Amaia Albizua

BC3 / McGill
How are social networks structuring agricultural sustainability? An example from Navarre (Spain)

Amaia Albizua, Elena Bennett, Unai Pascual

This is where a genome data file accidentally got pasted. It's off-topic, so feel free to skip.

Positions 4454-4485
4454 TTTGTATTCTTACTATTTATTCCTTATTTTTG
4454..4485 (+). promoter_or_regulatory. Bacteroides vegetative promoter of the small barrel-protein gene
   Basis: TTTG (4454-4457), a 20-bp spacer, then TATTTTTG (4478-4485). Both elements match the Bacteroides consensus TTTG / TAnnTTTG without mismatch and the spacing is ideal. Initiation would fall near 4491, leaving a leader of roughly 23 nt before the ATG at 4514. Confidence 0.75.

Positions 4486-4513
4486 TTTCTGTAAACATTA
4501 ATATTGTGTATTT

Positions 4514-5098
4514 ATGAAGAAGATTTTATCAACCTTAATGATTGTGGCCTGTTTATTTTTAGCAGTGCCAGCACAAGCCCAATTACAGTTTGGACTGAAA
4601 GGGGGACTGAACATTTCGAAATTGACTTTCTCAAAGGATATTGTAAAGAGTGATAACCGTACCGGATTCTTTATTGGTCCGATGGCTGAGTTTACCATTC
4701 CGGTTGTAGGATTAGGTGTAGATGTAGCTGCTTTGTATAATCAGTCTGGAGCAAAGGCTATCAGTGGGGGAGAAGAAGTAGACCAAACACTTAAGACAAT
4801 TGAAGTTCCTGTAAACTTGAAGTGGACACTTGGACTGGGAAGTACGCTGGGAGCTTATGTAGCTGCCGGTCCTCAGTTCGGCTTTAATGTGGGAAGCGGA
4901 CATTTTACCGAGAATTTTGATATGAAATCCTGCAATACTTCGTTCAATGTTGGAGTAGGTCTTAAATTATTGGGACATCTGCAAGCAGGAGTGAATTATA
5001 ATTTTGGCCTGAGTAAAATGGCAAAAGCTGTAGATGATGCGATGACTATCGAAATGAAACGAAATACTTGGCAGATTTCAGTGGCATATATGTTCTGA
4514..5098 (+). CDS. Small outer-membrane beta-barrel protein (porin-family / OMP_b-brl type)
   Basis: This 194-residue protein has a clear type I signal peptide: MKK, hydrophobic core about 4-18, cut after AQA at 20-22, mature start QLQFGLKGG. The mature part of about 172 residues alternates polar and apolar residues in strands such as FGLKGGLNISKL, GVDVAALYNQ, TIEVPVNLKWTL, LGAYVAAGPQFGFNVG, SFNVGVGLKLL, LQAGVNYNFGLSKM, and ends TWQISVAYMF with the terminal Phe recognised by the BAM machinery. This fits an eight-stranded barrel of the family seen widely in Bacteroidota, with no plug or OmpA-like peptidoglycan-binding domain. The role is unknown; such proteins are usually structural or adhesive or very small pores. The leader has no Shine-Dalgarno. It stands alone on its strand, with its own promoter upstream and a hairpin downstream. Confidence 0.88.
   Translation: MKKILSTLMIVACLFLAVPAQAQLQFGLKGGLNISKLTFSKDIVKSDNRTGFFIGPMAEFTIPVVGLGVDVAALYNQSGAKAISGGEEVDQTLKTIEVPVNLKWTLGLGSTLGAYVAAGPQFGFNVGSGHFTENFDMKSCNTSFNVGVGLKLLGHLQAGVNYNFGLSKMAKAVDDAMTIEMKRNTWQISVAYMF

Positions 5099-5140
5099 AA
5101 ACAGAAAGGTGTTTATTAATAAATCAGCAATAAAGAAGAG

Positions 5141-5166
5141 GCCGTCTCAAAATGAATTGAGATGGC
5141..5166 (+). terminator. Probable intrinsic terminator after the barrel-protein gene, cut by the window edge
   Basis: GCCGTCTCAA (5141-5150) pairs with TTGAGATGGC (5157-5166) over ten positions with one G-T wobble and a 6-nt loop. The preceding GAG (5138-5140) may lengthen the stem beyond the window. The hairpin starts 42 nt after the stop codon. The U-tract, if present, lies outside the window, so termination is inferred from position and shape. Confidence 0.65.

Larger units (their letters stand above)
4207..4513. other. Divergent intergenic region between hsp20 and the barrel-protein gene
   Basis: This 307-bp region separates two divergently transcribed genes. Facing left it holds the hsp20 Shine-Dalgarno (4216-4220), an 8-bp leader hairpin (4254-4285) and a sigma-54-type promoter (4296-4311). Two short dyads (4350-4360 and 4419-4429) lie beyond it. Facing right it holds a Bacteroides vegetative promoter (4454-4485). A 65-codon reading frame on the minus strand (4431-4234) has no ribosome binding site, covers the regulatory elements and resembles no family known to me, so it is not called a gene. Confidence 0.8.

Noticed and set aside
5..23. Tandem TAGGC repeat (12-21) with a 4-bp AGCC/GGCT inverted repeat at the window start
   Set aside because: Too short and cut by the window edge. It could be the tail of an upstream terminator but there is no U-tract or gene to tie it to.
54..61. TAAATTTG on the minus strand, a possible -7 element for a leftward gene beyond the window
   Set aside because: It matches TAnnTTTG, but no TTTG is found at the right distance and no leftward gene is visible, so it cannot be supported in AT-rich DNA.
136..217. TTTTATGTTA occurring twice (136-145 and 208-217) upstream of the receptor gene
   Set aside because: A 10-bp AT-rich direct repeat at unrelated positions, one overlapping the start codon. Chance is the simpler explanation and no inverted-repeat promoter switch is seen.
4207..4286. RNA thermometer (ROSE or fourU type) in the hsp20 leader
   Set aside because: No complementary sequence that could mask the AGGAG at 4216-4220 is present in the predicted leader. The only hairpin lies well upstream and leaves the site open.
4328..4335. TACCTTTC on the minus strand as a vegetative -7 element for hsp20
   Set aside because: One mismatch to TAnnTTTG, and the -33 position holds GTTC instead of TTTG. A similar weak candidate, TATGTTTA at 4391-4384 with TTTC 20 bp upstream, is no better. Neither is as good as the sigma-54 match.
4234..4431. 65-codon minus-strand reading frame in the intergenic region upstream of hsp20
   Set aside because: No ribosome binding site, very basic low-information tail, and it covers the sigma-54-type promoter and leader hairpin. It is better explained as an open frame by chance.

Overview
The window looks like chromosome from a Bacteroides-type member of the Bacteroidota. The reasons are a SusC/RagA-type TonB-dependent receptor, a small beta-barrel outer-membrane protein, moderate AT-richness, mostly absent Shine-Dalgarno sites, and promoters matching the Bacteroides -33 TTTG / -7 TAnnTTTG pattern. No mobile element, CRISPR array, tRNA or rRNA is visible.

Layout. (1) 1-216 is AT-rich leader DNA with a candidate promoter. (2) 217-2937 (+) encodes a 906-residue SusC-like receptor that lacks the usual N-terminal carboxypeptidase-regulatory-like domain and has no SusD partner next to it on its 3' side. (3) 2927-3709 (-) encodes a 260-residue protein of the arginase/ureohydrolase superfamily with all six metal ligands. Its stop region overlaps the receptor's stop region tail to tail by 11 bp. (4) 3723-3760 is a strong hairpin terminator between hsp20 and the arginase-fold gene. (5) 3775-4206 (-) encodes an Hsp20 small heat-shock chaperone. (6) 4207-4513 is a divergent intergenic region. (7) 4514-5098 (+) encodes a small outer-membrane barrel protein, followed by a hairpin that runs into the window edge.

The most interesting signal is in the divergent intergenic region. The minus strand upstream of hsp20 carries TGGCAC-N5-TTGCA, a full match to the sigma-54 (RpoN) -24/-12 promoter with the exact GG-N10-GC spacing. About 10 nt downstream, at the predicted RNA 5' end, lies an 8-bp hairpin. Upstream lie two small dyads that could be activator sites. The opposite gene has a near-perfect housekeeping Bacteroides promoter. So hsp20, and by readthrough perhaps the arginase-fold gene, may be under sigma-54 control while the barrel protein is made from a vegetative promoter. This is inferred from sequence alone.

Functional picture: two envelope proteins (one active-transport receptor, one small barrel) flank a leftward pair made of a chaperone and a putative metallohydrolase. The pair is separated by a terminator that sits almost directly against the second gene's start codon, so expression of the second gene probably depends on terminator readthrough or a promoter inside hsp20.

Research on agricultural intensification still lacks an in depth understanding of how social structures, which underpin land management decision-making, create opportunities or barriers for farmers. This knowledge is particularly lacking in regards to non-intensive farmers. Social network analysis permits identifying which actors are better positioned in the network, facilitating their access to knowledge and resources and the diffusion of their farming practices and perspectives. We use interviews and social network analysis to assess how farmers share knowledge and resources in Navarre (Spain). We aim to learn which types of farmers are central and active in sharing knowledge and what the network structure implies for land management and decision-making. We found that intensive farmers are most active central actors as well as gatekeepers of the flow of several types of knowledge and resources. We argue that this position supports their ability to continue developing their intensive farming and might influence other community members’ dependency to access knowledge and resources. The characteristics of this network aid to the creation of more homogeneous landscape dominated by intensive agriculture and a reduced variety of farming practices